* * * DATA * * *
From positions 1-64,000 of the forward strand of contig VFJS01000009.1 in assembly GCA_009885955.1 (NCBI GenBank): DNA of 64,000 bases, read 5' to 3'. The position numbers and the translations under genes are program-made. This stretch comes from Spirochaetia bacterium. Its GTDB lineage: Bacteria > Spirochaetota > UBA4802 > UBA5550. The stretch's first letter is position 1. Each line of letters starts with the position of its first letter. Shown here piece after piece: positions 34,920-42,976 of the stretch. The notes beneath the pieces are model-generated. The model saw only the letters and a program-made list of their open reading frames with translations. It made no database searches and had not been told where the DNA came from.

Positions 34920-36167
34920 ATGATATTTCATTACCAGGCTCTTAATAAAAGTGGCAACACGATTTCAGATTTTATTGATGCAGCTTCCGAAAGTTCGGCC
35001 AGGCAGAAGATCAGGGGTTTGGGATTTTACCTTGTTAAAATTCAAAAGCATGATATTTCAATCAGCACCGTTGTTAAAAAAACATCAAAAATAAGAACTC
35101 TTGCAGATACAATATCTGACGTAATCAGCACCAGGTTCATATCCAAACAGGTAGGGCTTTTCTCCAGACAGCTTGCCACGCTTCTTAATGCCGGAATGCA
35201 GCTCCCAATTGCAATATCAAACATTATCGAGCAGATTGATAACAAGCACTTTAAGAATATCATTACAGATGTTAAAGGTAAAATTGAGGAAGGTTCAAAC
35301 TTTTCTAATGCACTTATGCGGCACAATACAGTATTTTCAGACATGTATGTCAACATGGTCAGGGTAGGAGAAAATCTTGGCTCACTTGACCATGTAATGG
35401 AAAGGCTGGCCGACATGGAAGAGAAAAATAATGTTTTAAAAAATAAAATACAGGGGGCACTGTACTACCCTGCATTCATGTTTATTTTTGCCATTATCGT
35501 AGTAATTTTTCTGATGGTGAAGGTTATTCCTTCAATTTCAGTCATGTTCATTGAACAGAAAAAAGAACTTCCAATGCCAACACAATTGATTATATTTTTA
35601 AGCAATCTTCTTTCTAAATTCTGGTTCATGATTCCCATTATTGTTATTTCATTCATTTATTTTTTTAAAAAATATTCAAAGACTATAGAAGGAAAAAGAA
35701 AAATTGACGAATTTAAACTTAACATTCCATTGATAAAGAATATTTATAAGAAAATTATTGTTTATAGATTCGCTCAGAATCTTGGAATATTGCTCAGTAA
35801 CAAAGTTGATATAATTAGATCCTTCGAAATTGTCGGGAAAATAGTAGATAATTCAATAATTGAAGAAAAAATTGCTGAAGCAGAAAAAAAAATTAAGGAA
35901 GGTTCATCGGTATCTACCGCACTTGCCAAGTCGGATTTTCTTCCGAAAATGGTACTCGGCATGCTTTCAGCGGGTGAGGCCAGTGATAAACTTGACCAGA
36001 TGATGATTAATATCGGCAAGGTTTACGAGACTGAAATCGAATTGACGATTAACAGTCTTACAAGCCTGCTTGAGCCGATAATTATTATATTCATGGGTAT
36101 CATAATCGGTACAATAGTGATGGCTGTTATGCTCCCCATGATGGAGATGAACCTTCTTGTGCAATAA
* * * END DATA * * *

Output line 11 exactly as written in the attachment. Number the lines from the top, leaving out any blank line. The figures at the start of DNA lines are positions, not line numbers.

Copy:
35701 AAATTGACGAATTTAAACTTAACATTCCATTGATAAAGAATATTTATAAGAAAATTATTGTTTATAGATTCGCTCAGAATCTTGGAATATTGCTCAGTAA